Show Summary Details
Page of

Neurocognitive Disorders 

Neurocognitive Disorders
Chapter:
Neurocognitive Disorders
Author(s):

Thomas Gossard

, and Erik K. St. Louis

DOI:
10.1093/med/9780190929671.003.0025
Page of

PRINTED FROM OXFORD MEDICINE ONLINE (www.oxfordmedicine.com). © Oxford University Press, 2021. All Rights Reserved. Under the terms of the licence agreement, an individual user may print out a PDF of a single chapter of a title in Oxford Medicine Online for personal use (for details see Privacy Policy and Legal Notice).

date: 08 March 2021

Recent evidence for a strong bidirectional relationship between sleep and neurocognitive disorders has emerged. A key function of sleep in brain health is drainage of metabolites and toxins such as beta-amyloid that accumulate with continued wakefulness, making insufficient sleep, and sleep disorders possible contributors toward development of neurodegeneration. Sleep disturbances are frequent in patients with dementia and neurocognitive disorders, including poor sleep efficiency and architecture, sleep disordered breathing, sleep-related limb movements, and parasomnias. This chapter highlights current DSM-5 classifications for the major and mild neurocognitive disorders, including Alzheimer’s and Lewy body diseases and the related prodromal states of amnestic and nonamnestic mild cognitive impairment; less common neurodegenerative dementias are also reviewed. Diagnostic and therapeutic approaches to key sleep comorbidities in patients with neurocognitive disorders including insomnia, hypersomnia, sleep-disordered breathing, nocturnal movements, and parasomnias are also discussed.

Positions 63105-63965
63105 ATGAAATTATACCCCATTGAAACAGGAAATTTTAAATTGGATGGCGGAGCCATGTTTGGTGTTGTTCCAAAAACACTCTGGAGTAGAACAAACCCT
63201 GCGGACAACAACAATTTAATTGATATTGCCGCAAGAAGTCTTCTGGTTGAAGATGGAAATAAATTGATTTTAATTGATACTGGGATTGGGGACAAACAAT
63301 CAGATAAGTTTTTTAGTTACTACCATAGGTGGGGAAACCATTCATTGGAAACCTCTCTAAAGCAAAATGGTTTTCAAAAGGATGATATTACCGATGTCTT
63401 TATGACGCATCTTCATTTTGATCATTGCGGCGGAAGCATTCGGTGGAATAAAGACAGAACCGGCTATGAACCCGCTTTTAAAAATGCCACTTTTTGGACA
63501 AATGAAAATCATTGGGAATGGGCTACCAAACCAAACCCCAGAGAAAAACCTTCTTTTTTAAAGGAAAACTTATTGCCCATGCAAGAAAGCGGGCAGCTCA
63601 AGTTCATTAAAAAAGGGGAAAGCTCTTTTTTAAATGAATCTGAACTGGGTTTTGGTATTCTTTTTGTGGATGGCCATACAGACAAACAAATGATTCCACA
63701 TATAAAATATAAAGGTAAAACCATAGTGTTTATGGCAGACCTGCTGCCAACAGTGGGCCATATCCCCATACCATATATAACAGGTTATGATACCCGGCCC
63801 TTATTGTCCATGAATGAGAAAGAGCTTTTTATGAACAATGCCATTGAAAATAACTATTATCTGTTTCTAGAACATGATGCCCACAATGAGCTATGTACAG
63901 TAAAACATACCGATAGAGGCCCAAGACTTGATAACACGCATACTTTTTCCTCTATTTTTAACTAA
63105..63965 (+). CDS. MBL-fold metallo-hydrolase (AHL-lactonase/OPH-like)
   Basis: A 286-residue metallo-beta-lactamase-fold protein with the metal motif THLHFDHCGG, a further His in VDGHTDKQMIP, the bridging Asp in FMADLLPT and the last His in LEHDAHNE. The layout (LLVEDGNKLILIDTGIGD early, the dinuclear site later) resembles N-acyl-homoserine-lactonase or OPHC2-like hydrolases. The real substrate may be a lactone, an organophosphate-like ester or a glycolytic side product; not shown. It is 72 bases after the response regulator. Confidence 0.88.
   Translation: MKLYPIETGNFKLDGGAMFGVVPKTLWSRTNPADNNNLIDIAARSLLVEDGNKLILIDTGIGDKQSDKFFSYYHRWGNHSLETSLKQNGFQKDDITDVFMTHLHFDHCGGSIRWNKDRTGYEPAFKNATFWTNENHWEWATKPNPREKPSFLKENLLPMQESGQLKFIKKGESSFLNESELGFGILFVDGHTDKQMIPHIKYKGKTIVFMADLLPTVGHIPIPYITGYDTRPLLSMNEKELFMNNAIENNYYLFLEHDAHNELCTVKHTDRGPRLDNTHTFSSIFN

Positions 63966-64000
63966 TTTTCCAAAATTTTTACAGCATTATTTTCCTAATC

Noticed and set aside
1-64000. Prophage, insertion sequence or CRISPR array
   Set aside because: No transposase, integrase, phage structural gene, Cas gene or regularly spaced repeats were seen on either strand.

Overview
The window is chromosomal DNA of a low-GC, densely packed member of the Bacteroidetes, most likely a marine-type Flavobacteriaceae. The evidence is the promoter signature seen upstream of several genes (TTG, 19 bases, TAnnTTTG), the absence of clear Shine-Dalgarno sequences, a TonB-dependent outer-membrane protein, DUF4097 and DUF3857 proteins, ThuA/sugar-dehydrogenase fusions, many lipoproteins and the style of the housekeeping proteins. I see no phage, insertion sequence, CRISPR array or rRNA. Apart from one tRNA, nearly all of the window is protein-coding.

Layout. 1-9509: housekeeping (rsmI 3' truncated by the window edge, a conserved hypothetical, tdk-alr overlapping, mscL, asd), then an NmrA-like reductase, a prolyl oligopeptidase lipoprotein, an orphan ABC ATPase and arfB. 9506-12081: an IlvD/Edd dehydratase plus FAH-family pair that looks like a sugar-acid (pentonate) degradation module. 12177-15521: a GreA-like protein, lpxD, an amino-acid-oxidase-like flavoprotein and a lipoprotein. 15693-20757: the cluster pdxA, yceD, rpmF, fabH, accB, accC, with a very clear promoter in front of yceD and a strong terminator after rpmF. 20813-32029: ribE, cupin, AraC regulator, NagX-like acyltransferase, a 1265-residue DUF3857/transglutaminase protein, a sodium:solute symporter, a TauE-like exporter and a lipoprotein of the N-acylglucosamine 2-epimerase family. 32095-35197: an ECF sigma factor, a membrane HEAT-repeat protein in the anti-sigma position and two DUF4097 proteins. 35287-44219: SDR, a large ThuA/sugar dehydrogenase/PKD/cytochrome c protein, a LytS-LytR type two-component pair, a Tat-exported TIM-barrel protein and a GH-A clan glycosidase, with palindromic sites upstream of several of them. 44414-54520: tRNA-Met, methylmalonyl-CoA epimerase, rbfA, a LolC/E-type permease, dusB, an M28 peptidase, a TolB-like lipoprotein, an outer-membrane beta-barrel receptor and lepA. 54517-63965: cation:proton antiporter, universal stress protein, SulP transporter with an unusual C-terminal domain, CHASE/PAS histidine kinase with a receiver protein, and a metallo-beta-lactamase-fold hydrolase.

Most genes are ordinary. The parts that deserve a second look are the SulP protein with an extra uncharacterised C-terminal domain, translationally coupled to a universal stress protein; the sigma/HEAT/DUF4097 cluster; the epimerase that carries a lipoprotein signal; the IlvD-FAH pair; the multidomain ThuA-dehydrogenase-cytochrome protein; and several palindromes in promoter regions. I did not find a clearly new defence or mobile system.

Access to the complete content on Oxford Medicine Online requires a subscription or purchase. Public users are able to search the site and view the abstracts for each book and chapter without a subscription.

Please subscribe or login to access full text content.

If you have purchased a print title that contains an access token, please see the token for information about how to register your code.

For questions on access or troubleshooting, please check our FAQs, and if you can't find the answer there, please contact us.